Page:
Remember Hillary Clinton's internet freedom agenda? In a groundbreaking speech in 2010, Clinton outlined her State Department policy for promoting internet freedom in the context of human rights and democratisation. This meant funding anti-surveillance tools, chiding repressive governments, and funding efforts to support online democratic activism in troubled states.

Although not untroubled, the policy marked Clinton's State Department as progressive and forward looking and championed the US' status as the birthplace of the web and the home of tech innovation. This placed the US in stark contrast to countries which engaged in repressive online censorship — most clearly China and, at the time, Arab states racing to quash the online elements of what would become the Arab Spring. Since that speech, internet freedom faded from US foreign policy prominence. This is unsurprising in the post-Snowden and post-San Bernardino context, where US tech dominance has been shown to be closely linked to US policy goals in a rather less open manner than Clinton may have envisaged and where the Obama Administration has openly campaigned against strong personal encryption.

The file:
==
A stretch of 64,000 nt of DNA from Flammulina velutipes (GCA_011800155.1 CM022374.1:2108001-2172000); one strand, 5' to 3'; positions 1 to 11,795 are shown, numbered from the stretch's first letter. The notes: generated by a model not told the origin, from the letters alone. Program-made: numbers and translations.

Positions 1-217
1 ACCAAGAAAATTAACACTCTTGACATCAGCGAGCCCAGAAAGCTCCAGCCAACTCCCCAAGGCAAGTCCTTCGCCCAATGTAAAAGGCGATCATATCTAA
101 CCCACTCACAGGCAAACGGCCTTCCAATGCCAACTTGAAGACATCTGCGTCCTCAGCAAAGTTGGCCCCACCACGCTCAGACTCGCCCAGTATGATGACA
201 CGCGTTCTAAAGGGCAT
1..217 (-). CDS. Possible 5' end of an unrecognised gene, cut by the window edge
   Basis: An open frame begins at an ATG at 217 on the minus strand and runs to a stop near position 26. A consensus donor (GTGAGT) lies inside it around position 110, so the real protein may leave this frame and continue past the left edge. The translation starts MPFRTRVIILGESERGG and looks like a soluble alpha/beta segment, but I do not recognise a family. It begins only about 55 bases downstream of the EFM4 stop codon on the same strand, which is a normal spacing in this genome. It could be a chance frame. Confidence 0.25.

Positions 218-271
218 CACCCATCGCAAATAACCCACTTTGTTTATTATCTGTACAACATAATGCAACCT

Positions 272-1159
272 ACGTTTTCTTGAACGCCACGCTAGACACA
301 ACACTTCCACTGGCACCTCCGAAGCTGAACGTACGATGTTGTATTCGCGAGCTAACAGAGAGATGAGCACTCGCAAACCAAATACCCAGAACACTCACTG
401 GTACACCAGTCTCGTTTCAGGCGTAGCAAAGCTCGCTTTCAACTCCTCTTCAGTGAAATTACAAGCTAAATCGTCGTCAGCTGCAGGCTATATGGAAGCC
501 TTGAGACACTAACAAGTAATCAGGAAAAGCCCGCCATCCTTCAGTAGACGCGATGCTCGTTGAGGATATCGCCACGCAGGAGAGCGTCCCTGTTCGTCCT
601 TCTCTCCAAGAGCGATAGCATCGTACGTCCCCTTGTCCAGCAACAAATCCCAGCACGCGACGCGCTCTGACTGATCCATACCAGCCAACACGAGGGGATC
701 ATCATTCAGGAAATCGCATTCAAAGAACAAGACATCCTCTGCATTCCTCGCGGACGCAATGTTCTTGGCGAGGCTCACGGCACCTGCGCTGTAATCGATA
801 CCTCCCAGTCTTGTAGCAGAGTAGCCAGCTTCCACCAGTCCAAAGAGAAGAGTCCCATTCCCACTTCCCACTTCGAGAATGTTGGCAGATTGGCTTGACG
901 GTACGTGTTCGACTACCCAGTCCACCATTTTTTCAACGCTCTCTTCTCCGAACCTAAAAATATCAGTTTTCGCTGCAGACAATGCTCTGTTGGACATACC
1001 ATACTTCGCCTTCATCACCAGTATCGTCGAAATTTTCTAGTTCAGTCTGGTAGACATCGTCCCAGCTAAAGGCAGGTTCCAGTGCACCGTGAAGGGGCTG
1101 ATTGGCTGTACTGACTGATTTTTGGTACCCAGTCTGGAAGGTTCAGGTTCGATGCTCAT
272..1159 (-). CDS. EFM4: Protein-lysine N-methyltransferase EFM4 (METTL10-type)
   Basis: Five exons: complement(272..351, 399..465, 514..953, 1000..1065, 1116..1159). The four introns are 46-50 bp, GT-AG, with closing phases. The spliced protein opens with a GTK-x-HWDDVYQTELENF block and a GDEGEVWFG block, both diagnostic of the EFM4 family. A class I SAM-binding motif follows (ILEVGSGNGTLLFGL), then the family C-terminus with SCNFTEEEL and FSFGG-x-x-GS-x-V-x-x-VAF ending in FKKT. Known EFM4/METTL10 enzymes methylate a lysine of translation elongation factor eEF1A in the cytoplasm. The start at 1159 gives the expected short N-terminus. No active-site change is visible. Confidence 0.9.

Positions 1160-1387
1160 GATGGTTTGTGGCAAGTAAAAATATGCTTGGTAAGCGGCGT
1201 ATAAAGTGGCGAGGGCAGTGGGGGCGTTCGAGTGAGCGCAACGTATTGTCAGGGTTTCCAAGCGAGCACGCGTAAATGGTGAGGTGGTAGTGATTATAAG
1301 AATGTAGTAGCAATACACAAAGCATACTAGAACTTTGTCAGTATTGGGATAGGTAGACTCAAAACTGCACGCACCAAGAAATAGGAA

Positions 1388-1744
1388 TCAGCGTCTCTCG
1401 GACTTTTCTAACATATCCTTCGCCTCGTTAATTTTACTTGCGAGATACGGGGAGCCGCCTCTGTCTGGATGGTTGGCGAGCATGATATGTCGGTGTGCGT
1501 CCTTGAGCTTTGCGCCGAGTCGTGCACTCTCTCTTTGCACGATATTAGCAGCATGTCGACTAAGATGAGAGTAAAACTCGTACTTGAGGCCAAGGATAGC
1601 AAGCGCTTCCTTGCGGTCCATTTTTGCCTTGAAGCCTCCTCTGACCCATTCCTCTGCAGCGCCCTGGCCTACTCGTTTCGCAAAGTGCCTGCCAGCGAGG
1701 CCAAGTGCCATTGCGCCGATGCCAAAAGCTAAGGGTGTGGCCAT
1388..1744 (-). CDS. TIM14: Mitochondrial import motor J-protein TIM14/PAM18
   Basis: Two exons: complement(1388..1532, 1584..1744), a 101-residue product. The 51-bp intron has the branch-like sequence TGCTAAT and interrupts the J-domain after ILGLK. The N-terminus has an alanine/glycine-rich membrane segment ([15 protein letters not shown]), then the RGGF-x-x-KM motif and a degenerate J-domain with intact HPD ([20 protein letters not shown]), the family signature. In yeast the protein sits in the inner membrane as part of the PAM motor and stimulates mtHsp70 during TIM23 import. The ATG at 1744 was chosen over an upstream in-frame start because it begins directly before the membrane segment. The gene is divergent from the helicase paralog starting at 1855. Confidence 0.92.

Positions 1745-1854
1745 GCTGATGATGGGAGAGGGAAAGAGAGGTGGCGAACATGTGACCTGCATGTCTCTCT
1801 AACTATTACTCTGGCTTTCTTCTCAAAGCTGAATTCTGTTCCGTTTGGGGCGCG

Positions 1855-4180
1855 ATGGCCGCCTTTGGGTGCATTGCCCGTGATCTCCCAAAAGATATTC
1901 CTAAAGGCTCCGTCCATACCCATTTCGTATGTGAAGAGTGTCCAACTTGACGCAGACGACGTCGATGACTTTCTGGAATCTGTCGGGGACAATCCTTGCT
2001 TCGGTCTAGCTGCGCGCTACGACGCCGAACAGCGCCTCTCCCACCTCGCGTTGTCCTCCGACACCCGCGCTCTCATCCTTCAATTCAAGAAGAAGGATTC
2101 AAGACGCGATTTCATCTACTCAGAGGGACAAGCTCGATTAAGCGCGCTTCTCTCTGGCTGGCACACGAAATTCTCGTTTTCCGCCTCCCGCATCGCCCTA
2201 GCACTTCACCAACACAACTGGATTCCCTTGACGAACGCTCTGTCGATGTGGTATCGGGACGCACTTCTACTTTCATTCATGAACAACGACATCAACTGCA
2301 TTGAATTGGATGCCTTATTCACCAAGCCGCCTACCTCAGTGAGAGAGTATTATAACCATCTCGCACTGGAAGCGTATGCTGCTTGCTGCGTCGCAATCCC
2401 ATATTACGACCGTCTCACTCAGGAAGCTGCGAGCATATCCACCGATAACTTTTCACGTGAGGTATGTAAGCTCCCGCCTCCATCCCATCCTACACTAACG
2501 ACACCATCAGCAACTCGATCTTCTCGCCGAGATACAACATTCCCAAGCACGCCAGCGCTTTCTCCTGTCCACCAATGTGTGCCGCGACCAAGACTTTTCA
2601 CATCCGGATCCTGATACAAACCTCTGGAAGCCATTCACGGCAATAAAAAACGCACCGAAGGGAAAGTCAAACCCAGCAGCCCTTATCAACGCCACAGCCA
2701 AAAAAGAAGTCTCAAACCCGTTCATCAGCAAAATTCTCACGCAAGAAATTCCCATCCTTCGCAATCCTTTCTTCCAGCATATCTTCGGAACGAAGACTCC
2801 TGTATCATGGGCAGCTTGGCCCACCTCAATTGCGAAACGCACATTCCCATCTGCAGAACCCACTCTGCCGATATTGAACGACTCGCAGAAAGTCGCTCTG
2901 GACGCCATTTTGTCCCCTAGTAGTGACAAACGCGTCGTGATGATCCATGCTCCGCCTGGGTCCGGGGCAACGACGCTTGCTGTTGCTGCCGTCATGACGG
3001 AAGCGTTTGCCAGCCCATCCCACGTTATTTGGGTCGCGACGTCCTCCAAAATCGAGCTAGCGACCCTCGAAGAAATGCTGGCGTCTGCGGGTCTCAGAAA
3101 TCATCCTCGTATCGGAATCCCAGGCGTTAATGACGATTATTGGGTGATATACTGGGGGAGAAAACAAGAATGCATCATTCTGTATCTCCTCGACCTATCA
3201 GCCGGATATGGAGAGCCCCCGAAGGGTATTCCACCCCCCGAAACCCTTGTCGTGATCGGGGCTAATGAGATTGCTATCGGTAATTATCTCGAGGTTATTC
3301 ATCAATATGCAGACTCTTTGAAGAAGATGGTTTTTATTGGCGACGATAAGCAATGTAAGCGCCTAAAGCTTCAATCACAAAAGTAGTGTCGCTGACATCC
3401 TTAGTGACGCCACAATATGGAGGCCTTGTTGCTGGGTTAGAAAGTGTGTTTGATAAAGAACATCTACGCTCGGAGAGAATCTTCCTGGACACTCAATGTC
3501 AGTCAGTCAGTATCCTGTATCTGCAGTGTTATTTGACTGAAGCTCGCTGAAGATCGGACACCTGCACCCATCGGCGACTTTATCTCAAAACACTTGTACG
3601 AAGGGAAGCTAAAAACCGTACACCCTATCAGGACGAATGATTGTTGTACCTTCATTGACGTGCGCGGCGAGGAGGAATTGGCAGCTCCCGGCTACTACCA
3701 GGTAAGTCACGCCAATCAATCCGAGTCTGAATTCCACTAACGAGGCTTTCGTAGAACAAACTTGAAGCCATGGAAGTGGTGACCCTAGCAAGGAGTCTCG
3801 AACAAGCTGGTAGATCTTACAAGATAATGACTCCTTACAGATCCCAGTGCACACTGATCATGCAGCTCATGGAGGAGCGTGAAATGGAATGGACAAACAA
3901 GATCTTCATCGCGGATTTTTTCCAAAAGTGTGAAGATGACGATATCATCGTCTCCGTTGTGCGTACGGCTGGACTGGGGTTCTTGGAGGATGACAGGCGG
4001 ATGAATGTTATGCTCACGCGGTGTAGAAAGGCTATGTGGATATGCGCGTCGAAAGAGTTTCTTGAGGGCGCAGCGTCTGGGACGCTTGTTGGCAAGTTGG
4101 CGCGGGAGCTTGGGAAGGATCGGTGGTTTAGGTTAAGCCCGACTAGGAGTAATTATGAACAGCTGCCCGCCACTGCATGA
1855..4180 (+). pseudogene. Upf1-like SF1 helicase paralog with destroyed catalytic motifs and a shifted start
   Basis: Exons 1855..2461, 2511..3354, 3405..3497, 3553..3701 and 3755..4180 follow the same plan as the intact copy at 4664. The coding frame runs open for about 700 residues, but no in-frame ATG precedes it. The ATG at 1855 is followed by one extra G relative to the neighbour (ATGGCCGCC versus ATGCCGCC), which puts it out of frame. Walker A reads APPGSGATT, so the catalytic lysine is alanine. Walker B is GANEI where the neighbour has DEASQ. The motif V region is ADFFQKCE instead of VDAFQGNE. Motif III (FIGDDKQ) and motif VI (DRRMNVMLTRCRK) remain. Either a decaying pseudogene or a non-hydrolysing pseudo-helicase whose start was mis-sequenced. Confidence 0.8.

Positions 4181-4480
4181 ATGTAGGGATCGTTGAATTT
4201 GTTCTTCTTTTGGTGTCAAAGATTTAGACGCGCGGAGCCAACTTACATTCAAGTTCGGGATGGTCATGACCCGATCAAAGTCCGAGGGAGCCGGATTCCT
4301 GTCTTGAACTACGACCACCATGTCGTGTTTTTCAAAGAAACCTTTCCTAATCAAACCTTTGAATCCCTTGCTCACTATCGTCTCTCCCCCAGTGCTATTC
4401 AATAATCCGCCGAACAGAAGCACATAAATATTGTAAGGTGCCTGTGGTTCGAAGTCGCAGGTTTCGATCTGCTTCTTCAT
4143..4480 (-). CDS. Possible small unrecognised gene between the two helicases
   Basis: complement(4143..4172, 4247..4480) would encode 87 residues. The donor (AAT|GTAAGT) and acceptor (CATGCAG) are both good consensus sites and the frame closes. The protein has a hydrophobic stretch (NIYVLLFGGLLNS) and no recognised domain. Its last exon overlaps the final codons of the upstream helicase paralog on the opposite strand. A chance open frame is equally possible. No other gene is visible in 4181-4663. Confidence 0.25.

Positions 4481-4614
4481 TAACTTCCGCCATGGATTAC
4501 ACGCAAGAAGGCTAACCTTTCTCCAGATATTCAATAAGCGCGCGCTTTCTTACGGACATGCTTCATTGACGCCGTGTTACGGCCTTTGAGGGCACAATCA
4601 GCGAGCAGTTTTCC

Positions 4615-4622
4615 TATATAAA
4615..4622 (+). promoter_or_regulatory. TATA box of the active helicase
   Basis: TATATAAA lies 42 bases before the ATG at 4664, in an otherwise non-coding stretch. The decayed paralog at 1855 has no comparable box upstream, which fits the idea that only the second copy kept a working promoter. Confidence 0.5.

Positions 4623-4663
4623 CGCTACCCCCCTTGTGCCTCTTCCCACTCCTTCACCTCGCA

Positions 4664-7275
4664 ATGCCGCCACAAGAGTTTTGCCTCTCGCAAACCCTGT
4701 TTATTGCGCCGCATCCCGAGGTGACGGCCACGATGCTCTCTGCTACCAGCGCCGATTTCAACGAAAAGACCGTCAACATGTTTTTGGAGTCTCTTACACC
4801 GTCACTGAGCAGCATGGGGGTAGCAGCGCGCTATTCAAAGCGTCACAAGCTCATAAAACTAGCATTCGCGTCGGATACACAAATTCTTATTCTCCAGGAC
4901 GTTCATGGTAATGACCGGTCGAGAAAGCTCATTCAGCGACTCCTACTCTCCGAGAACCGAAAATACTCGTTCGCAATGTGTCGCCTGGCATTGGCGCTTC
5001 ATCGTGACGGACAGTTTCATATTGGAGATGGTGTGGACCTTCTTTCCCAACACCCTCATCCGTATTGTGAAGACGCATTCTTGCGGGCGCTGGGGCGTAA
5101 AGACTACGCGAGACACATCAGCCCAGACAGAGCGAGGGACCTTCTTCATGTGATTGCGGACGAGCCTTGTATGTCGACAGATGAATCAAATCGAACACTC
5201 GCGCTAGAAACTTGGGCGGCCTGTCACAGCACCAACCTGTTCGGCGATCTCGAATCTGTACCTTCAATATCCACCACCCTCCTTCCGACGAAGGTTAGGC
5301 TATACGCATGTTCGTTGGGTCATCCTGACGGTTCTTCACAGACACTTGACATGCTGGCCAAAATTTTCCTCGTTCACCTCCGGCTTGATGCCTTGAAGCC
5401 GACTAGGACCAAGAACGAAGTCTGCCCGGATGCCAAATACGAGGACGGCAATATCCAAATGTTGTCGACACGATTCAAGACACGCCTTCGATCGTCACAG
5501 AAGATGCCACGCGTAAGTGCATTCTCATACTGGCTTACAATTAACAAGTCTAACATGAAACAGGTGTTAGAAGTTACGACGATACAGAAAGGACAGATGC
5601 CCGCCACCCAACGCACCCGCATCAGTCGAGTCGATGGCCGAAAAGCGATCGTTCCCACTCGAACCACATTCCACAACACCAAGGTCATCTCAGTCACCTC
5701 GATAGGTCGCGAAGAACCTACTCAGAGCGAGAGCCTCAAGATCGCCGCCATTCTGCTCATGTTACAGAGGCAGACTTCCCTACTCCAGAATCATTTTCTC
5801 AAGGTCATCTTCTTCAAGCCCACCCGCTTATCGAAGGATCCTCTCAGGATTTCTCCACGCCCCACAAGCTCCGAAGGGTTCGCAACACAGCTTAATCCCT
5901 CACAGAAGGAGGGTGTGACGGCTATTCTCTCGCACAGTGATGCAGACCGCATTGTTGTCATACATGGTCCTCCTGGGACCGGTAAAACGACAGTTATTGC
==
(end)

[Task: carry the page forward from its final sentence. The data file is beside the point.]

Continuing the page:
However, last week the issue of internet freedom emerged once more, again in the context of China, but this time from the Office of the US Trade Representative (USTR). Two paragraphs in the 2016 Trade Estimate Report for the first time added China's Great Firewall to an annual list of trade impediments. The report argues that over the past decade this firewall has 'posed a significant burden to foreign suppliers, hurting both Internet sites themselves and users who often depend on them for business.' These two paragraphs mark an important turning point in US policy on internet freedom, framing the issue outside the stirring rhetoric of human rights and instead in the dry technicalities of international trade.

So why the shift? The answer highlights the power of the US tech lobby; Google, for example, is the third largest corporate lobbyist in America. Although it championed the US tech industry, Clinton-era internet freedom policy was not an unmitigated gift to the US-based digital giants of the online world. The policy hamstrung internet companies by shaping their entry into the largest emerging internet market in the world in the context of US human rights discourses, putting them in a difficult position given that it is impossible to do business in China's online sphere without interacting with a government with scant regard for such discourses.

As early as 2007 the First Amendment Coalition, a non-profit advocacy group with significant tech representation on its board, had requested the USTR treat internet freedom as a trade issue. These calls only intensified after Google left China in 2010. Indeed, in 2010, the Executive Director of the First Amendment Coalition published an op-ed arguing for almost exactly the approach taken in the 2016 report.

The issue has gained currency as Chinese tech giants continue to expand outside China, including into the US. As of May 2015, four Chinese companies were ranked in the top 15 global internet companies by market capitalisation. Adding salt to the wound, this expansion uses American finance and expertise.